What is your favourite CRO tip?  Leave a comment and share your thoughts!

Image via techsling.com

5 Conversion Tips

Conversion Rate

Conversion Rate

One of the least discussed areas of digital marketing is how to drive up your conversion rate.  There are lots of articles on driving traffic to your site (i.e. social media, PPC and SEO), but much to help you when people actually get to your site.  Most C-Level Execs are keen to see their traffic go up because they want more conversions – but what about getting more from the traffic you are already generating?  Here are five quick tips to drive your conversion rate up.

Know the path that 90% of your visitors will take: This may require some research to be undertaken and this can cost money (an investment).  But typically, 4 or 5 key objectives will cover 90% of your visitors: for example, to find your opening hours, ask a question or find out if you sell a particular product.  It is this 90% that you need to focus your website structure around.  Forget about the remaining 10% or the edge cases as I call them, for now – they are in danger of taking your eye off the majority.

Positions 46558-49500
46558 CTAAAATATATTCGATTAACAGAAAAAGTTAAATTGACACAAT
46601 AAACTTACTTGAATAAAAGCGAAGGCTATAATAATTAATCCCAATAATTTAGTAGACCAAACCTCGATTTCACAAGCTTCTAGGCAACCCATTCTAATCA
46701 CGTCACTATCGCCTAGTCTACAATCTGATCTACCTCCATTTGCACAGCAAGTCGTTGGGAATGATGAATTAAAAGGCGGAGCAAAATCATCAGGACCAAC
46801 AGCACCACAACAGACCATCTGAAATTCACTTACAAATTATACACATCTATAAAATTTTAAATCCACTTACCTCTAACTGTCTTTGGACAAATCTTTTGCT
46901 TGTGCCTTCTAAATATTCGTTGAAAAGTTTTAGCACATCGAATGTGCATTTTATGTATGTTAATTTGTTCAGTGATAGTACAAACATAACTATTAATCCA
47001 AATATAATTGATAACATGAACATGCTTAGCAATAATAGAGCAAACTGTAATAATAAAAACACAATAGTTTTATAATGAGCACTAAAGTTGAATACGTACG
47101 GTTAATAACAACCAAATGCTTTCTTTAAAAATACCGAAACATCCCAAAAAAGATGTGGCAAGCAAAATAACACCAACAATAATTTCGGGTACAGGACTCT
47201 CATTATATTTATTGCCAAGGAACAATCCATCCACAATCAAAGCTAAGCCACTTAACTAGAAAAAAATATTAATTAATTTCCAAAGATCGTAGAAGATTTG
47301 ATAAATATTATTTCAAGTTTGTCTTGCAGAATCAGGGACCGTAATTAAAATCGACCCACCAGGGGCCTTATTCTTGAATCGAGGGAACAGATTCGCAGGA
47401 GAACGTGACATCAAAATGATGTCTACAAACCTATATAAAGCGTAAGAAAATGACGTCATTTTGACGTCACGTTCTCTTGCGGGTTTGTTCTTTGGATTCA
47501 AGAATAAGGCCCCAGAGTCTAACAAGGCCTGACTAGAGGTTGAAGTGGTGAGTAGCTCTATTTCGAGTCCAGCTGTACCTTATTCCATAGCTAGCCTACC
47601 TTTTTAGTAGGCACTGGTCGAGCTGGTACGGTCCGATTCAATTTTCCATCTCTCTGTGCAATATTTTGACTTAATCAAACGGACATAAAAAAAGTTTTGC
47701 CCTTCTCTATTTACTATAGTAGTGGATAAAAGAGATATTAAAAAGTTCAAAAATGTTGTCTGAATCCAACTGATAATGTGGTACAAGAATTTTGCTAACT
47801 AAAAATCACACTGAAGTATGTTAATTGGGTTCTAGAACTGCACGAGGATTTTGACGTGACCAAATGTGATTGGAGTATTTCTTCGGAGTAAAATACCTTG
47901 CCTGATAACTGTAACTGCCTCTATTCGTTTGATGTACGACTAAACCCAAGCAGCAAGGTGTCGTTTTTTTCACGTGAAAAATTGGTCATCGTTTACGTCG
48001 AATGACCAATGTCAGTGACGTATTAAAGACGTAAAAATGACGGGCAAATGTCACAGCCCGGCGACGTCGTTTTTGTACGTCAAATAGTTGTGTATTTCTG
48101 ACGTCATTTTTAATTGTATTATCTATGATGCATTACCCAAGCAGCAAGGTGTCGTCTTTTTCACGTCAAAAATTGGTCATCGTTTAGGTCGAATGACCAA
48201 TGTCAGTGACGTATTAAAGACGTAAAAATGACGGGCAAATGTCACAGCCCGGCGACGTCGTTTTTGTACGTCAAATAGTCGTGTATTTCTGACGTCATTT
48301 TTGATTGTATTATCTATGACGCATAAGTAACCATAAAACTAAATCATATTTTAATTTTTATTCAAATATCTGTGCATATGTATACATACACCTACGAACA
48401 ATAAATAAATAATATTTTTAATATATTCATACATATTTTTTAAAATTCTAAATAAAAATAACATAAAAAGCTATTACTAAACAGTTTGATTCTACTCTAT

Make your visitor feel at home: You will receive traffic from a number of referrers – your analytics package will tell you from who and how many.  You should create landing pages for the major referrers to your site, and tailor it around the website that they have just come from – e.g. if YouTube is a strong referrer to your site, then your landing page should include a video: you know that they like video because they have just come from a video sharing site!  This works for other referrers too, e.g. short punchy sentences if the visitor is referred from Twitter.  I can’t believe that more people have not recognised this and focused on it as a conversion driver – intuitively, this should drive your conversions!